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Live navigation on food expiration dates and way to set a new benchmark in food industries, Health News, ET HealthWorld

by Dr. Anirban Sarkar

Ensuring the safety and quality of food products is critical in today’s world, especially in countries like India where population growth and environmental concerns pose significant challenges. The World Health Organization reports that foodborne diseases affect almost 600 million people worldwide each year, causing 420,000 deaths.

To ensure the safety of food products, many countries, including India, have implemented regulations mandating the use of “best by” dates. However, these tests only provide an estimation of the shelf life under ideal conditions and do not offer real-time information. Once the products leave the manufacturing plant and are transferred along the supply chain, the manufacturer has limited control over the conditions they are subjected to. This is particularly relevant in the case of dairy and other easily perishable food products, where it is difficult to maintain consistency and microbial quality of raw materials, leading to batches that may not last until the “best by” date.

A straightforward approach is to check the product before use when it approaches its expiry date and immediately after expiry. However, local shops and retailers in remote areas often mention expiration dates without conducting proper food quality assessments. As a result, consumers may unknowingly consume degraded food and suffer from health issues. It is crucial for consumers to take responsibility for evaluating the quality of products prior to consumption and discarding any that show signs of spoilage.

Efficient sensors are vital in addressing these concerns, allowing for real-time monitoring of food quality and safety. By implementing advanced sensor technologies, it is possible to detect chemical and microbial degradation in food products and facilitate real-time updates on the status and quality of intended food items. This represents a crucial step toward protecting consumers and promoting food safety in the long run.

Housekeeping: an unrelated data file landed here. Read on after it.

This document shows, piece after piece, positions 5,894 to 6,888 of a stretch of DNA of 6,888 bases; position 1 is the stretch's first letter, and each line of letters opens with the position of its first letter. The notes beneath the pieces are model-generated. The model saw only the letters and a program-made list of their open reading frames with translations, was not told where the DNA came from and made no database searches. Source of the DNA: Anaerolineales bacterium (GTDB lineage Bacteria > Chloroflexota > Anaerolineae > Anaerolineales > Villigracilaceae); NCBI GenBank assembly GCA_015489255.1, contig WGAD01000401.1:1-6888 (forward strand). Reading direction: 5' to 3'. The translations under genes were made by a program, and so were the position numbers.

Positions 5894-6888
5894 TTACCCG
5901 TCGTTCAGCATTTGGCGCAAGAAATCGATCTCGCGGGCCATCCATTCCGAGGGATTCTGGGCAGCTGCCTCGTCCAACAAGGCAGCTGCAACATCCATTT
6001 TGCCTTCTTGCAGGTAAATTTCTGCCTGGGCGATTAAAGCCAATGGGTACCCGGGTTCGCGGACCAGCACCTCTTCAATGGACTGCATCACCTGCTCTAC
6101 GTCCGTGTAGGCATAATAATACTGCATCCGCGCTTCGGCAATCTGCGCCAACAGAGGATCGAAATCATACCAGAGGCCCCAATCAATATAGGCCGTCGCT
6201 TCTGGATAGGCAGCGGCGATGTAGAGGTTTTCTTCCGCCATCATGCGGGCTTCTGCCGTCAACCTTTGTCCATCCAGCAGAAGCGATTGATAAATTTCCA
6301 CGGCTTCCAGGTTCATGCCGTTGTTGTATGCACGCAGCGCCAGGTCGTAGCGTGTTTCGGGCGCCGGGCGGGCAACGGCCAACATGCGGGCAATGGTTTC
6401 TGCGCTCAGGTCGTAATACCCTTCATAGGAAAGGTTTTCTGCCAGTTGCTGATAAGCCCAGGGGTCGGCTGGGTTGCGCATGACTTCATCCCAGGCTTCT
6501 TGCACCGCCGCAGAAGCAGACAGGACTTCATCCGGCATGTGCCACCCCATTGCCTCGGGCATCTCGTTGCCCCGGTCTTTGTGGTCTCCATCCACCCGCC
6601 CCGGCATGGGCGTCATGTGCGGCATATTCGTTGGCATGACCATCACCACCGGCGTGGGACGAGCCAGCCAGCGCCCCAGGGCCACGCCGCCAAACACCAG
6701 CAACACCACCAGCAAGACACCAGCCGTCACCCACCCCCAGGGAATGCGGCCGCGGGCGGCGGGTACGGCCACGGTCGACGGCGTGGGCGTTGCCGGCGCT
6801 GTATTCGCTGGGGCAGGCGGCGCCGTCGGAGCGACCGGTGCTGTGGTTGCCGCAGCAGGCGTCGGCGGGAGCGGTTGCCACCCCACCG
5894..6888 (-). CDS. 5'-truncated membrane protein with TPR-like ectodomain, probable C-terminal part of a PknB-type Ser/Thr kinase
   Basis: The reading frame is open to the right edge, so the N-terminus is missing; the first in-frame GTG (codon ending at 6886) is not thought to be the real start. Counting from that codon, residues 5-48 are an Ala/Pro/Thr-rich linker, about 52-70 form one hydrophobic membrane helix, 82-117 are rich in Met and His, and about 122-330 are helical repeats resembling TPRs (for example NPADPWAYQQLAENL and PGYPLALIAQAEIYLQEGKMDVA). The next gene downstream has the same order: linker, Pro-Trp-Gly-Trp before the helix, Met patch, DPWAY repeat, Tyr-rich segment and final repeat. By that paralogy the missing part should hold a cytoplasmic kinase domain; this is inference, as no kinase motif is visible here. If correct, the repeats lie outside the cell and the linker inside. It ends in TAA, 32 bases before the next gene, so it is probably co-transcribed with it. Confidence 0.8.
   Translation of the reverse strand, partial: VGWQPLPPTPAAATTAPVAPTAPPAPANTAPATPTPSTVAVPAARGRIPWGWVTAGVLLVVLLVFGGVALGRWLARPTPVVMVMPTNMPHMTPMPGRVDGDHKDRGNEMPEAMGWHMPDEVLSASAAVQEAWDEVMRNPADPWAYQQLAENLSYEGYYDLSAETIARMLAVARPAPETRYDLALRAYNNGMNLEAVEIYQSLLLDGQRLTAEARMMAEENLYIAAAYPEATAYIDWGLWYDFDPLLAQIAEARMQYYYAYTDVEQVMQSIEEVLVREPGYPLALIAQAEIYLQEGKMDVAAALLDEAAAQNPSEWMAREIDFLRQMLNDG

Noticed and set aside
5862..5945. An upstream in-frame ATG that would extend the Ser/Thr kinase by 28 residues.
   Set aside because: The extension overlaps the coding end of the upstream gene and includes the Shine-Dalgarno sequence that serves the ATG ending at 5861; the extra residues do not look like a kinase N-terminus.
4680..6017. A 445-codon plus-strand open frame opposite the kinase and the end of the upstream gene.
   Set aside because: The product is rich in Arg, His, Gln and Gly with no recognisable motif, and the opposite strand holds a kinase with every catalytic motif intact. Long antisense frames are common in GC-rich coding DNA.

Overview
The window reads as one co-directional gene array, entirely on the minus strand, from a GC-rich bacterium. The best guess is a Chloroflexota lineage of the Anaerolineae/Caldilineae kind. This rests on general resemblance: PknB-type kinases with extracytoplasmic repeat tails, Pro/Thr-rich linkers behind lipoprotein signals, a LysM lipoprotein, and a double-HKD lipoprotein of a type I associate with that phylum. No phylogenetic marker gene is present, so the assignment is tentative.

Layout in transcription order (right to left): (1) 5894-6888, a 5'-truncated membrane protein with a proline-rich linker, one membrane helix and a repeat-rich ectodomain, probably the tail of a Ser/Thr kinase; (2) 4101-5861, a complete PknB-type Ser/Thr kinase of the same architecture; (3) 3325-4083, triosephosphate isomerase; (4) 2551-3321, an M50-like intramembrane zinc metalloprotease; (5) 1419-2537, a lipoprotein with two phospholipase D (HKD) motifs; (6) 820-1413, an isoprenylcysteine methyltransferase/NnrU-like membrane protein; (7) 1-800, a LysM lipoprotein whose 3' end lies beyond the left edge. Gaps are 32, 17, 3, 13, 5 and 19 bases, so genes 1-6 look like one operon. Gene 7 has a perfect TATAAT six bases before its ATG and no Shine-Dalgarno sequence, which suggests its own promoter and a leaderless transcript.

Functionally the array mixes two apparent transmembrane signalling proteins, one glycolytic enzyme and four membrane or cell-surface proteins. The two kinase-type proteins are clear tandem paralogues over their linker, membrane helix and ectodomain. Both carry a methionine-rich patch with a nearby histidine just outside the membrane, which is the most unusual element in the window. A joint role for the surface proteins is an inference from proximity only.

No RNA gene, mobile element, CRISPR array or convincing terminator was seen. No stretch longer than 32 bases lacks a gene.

real-time Monitoring of Food Quality Using EM Sensors and IoT Applications

Despite significant advances in the field of food sensors, there remain various challenges associated with the current technology. These include high manufacturing costs, the use of non-compostable materials, and limitations with regard to operating temperature. Specifically, current food sensors are unable to accurately sense at all storage temperatures, including room, refrigeration, and sub-zero temperatures.

Electromagnetic (EM) sensing and imaging technologies have the potential to make significant contributions toward enhancing the detection of contaminants and food adulterations, as well as monitoring various food quality indices. The use of EM waves provides a non-invasive and potentially contactless means for sensing changes in the surrounding environment, while also facilitating remote access to such information. EM sensors can be integrated into the packing, leading to “smart packaging” of food items.

Smart food packages can also be integrated with IoT devices. This is the approach that our lab has been exploring in the past few years. We aim to develop IoT-enabled EM sensors wherein EM sensors equipped with micro-battery modules are installed on food packets in the form of EM Tags. These tags continuously transmit EM signals from within the packets. A separate wireless module installed in the market plaza tracks the reflected signal, quantifies and analyzes it, and facilitates a real-time update of the stock database. This enables consumers to receive an assured update on the status and quality of intended food items.
The non-invasive and contactless nature of EM sensing and imaging technologies, along with their ability to be integrated with IoT, presents a promising outlook for the food safety industries, With the increasing demand for safe and high-quality food products, such advancements in food monitoring technologies will undoubtedly play a critical role in ensuring the overall safety and well-being of consumers.

Assistant Professor School of Computing and Electrical EngineeringIIT Mandi

(DISCLAIMER: The views expressed are solely of the author and ETHealthworld does not necessarily subscribe to it. shall not be responsible for any damage caused to any person / organization directly or indirectly.)

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